Stuart Mill English

How to Learn, How to Teach English

Talking about Technology

This is another speaking topic for students. Click here to read the introduction to the series.

Students, remember, you can only speak English while you do this activity. Don’t speak your native language for at least one hour. You can do it!

Teachers, you can adapt these for lessons, or give them as homework.

Topic: Technology

Objectives: After the discussion, you should be able to technology

Materials: Six devices (for example, iPod, cell phone, remote control, camera, laptop, toaster, GPS, etc. They can be anything.) A computer with an internet connection would also help for the last activity.

Grammar: Imperatives, present simple questions

Expressions

Listen and repeat these expressions.

How’s that work? Say this when you want to understand how something happens.
What’s that do? Say this when you want to understand what something does.
First, you should… Say this to explain how to start doing something.
Next, you should… Say these to explain the middle steps of a process.
Now, you have to…
Then, you…
Finally, you… Say this to explain how to finish a process.
First, you should get some bread. Say these to explain how to make toast
Next, you should put the bread in the toaster.
Now, you have to wait a minute or two.
Then, you take the toast out of the toaster.
Finally, you put butter on the toast and enjoy!

Vocabulary: device, first, next, now, then, finally

Vocabulary Practice Do a Google image search for each word and discuss the pictures with your partner. (You can also draw pictures of each word and discuss the pictures with your partner.)

Your Devices Look at your six devices. Answer the following questions about each device:

  • Why do people like it?
  • Is it popular?
  • Could you live without it?
  • How often do you use it?
  • Do your parents use it too?

Describe how to use things Think of three devices. Write directions for how to use them (follow the toaster example). Share your directions with your partner

Answer Questions Discuss the following technology questions

Is technology important to you?

What are the most important technologies in the world?

Do you like learning how to use new things?

Do your parents like learning how to use new things?

Are people who play video games better with new technology? Why?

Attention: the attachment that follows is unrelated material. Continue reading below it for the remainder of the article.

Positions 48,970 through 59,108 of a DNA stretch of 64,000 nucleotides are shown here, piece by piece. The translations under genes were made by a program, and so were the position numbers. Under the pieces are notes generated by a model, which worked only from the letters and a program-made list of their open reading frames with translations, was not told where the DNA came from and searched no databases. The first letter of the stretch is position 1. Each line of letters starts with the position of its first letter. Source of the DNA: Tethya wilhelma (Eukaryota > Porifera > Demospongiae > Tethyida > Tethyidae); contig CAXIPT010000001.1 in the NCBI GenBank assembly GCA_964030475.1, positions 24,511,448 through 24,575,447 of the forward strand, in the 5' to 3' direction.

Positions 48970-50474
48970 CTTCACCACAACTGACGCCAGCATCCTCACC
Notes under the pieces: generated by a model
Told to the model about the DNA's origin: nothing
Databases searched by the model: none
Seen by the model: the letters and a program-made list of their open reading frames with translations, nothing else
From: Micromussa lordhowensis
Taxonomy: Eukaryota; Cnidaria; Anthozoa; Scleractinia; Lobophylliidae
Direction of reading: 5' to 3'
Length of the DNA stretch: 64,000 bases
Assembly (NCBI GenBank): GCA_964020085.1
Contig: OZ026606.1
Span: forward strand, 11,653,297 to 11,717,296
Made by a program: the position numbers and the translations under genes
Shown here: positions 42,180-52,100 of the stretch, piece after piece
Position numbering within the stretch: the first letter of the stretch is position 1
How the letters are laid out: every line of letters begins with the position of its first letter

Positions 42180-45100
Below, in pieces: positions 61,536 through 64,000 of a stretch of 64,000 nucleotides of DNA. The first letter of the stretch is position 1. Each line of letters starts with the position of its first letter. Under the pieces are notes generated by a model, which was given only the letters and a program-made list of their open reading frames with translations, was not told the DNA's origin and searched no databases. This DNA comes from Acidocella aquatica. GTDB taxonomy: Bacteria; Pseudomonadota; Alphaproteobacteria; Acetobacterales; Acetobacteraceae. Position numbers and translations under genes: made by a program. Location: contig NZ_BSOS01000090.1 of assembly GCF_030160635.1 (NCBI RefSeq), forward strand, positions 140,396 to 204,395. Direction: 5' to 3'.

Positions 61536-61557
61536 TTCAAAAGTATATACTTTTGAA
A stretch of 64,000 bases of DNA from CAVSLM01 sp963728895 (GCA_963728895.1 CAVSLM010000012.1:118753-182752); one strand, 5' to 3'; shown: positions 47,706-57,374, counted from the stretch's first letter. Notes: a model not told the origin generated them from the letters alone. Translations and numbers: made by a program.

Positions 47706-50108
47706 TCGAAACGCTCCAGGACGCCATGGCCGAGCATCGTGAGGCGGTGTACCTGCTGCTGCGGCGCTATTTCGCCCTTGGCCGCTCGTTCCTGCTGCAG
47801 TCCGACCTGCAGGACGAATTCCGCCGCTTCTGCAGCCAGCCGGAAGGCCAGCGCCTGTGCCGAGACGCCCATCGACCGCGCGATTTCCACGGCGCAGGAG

Are you good at explaining how to use technological devices?

Your Questions Now write five technology questions of your own. Discuss them with your partner

Web/Field Trip Go to a website or a store with lots of technological devices. Find ten things you want to buy and explain why you want to buy them

November 9, 2010 Posted by | Speaking, Studying Strategies | , , , , , | 2 Comments

Talking about Future Travel

This is another speaking topic for students. Click here to read the introduction to the series.

Students, remember, you can only speak English while you do this activity. Don’t speak your native language for at least one hour. You can do it!

Teachers, you can adapt these for lessons, or give them as homework.

Topic: Future Travel

Objectives: After the discussion, you should be able to discuss future travel.

Materials: A computer with an internet connection; Pictures of these things (from a magazine or on the internet): A fork, a car, a toilet, a skirt, a tree, a soccer ball, and a cigarette

Grammar: Future Modals

Expressions

Listen and repeat these expressions.

I’d love to go there. Say these about places that you want to visit
I think that’s the most beautiful place in the world.
It looks like paradise.
I think it’d be better to avoid that place. Say these about places that you don’t want to visit.
I heard bad things about it.
It’s not high on my list of places to go.
I’d love to live there. Say these about places that you want to live.
I could make a home there.

Vocabulary: Paradise, Island, Museum, To go skiing, To go hiking, To go swimming, beach, site seeing

Google the Vocab Do a Google image search for each word and discuss the pictures with your partner. (You can also draw pictures of each word and discuss the pictures with your partner.)

Controlled Activity Search YouTube for these countries and the word “travel”: Thailand, North Korea, France, Russia, Columbia, Canada.  Watch a video. Answer these questions:

What do you see?

Would you like to visit this country? Why/Why not?